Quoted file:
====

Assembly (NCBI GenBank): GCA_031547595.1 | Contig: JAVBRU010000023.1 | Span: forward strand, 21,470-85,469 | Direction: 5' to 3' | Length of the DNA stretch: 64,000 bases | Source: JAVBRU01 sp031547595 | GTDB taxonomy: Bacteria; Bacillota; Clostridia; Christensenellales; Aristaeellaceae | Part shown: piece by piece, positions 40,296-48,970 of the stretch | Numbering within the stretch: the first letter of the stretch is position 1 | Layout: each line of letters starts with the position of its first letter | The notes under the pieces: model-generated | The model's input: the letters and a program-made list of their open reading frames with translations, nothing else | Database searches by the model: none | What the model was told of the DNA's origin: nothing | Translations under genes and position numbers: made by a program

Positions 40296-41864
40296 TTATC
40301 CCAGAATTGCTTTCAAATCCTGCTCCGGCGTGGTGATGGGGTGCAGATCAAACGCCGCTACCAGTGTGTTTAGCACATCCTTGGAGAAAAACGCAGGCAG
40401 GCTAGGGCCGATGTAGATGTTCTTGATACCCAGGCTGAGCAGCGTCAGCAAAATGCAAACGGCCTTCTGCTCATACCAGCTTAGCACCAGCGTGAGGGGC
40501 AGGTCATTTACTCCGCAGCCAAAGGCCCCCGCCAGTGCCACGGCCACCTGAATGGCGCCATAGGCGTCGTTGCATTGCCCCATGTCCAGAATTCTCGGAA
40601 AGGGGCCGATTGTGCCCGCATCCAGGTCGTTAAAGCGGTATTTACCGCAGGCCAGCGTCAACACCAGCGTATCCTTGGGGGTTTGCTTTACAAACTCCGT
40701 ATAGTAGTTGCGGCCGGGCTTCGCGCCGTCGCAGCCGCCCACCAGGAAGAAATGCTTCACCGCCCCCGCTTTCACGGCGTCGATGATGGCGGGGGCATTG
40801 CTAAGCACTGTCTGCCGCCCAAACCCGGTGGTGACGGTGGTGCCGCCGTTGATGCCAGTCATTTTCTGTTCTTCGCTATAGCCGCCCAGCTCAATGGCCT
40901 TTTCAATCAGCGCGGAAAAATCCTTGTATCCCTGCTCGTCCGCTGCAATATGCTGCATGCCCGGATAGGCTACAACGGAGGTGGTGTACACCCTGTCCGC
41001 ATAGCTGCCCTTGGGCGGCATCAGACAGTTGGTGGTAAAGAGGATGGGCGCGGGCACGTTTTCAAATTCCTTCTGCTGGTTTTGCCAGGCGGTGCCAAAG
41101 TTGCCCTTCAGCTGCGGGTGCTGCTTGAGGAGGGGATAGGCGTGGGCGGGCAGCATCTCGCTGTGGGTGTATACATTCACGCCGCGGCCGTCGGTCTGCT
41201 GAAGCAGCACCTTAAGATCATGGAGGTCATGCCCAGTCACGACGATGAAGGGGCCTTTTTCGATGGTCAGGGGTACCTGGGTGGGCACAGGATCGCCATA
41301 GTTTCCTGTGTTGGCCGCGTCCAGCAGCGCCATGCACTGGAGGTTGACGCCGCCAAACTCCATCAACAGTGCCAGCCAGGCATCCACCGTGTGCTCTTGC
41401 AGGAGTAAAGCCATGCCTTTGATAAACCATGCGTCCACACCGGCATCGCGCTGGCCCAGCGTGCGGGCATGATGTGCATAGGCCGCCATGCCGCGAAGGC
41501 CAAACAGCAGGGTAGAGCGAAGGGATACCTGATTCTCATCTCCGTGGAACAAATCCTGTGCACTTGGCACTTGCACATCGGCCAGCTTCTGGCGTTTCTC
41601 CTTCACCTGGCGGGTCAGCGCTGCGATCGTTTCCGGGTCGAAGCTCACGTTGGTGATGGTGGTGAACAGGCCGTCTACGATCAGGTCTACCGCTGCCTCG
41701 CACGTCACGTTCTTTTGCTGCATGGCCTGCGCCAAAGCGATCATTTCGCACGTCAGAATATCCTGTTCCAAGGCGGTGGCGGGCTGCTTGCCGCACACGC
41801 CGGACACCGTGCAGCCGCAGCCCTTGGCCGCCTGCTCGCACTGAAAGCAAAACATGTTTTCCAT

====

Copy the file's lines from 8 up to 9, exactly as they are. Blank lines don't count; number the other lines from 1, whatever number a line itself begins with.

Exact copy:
40701 ATAGTAGTTGCGGCCGGGCTTCGCGCCGTCGCAGCCGCCCACCAGGAAGAAATGCTTCACCGCCCCCGCTTTCACGGCGTCGATGATGGCGGGGGCATTG
40801 CTAAGCACTGTCTGCCGCCCAAACCCGGTGGTGACGGTGGTGCCGCCGTTGATGCCAGTCATTTTCTGTTCTTCGCTATAGCCGCCCAGCTCAATGGCCT